5. April and The Extraordinary World
            The best animated film of the year so far is April and The Extraordinary World, the 2D French epic sci-fi adventure with a title to match. What more can be said? It is a bright, fanciful adventure that is filled with imagination and enthusiasm. Sure it not as lavish as Zootopia or heartbreaking as Finding Dory, but what the film lacks in budget and tears it makes up for with a fantastic sense of storytelling and meticulous world-building that is rare, even for Disney. The action is also wonderfully zippy, lovingly mixing the sensibilities of Jacques Tati, Jules Verne and Bugs Bunny to brilliant effect. April and The Extraordinary World a wonderful film that any kind movie fan could enjoy.

4. Embrace of the Serpent
            Like Song of the Sea, this film is in that ridiculous grey zone of have two premieres in two years. Technically Embrace of the Serpent was nominated for the Foreign Language Oscar of 2015, but nobody saw this film until last March, including myself. So screw it, the film is great and it should not be pushed aside over a technicality.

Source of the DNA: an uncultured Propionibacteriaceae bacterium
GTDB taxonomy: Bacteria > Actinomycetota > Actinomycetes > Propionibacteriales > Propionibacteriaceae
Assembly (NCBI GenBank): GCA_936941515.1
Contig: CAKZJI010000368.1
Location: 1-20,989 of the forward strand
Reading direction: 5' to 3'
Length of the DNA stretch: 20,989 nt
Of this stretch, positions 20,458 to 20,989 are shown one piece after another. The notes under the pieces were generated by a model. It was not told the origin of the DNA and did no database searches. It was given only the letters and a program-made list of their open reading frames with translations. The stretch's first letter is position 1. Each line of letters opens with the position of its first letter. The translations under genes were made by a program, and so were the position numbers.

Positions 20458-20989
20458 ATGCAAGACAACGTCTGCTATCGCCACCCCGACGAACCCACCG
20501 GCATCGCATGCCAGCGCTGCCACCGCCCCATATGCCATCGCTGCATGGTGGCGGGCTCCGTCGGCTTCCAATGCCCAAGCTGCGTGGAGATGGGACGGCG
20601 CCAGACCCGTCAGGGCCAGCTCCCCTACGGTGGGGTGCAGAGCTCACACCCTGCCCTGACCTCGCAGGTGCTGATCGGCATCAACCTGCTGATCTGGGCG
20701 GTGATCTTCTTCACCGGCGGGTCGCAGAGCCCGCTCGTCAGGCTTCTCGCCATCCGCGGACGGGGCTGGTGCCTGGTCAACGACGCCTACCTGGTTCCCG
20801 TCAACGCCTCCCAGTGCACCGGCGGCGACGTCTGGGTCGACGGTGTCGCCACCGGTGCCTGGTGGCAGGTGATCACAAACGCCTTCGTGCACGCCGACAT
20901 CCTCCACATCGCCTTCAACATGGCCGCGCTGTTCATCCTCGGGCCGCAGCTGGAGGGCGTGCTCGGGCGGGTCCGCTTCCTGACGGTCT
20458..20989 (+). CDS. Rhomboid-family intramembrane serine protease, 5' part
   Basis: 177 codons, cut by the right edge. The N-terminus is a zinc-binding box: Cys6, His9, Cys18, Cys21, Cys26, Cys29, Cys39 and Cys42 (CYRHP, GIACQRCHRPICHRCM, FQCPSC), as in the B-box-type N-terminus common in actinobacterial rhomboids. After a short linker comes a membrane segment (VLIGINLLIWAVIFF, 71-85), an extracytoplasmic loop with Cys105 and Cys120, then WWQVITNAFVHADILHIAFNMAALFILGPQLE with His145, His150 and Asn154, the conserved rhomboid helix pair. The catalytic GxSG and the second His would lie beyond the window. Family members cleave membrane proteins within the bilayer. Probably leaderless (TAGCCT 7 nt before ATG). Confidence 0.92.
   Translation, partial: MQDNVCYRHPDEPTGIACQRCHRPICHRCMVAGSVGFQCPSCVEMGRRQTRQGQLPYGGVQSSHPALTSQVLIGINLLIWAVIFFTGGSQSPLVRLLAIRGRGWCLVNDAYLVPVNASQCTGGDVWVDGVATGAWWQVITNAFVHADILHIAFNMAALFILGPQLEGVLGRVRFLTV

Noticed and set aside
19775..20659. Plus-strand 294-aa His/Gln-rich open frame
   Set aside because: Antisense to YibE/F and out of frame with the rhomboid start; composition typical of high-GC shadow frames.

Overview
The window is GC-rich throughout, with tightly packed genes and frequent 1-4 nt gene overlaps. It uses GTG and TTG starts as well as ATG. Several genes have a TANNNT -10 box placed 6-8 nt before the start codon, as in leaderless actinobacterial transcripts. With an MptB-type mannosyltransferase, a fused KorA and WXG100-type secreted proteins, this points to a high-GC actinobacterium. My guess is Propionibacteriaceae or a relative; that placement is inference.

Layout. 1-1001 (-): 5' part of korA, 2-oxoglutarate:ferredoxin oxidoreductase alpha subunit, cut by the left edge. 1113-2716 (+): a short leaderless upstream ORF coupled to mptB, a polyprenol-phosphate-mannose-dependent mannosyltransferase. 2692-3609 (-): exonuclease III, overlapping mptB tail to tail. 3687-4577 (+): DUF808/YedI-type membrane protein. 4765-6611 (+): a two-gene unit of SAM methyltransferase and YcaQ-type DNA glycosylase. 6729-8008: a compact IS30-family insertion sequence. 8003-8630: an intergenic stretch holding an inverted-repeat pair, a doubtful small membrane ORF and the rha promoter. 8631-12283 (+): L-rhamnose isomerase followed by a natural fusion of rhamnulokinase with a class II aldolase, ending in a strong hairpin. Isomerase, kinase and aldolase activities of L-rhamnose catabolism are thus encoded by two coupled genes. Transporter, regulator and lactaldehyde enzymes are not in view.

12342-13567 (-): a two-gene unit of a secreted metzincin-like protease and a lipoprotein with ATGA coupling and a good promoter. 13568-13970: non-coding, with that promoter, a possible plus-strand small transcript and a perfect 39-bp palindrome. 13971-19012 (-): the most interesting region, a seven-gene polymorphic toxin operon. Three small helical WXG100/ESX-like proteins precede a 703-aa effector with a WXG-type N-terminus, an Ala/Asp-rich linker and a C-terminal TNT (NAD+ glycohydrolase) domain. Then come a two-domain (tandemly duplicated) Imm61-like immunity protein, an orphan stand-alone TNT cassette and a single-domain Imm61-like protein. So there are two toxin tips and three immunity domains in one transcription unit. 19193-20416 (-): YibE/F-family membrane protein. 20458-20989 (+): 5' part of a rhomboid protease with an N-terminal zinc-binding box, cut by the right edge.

Embrace of The Serpent is a hazy sprawling film that interweaves two tales of a shaman named Karamakate as he guides a different scientist during through the Amazon in search of medicine in 1909 and 1940.  Both stories are weaving dreamlike parallels of Karamakate’s struggles as a man trying to preserve his culture, even as forces beyond his control tarnish it.  Both a psychedelic riddle and a neo-realist portrait of the Amazon and its people, Embrace of The Serpent is a spellbinding, beautiful and poignant work that will haunt people for months on end.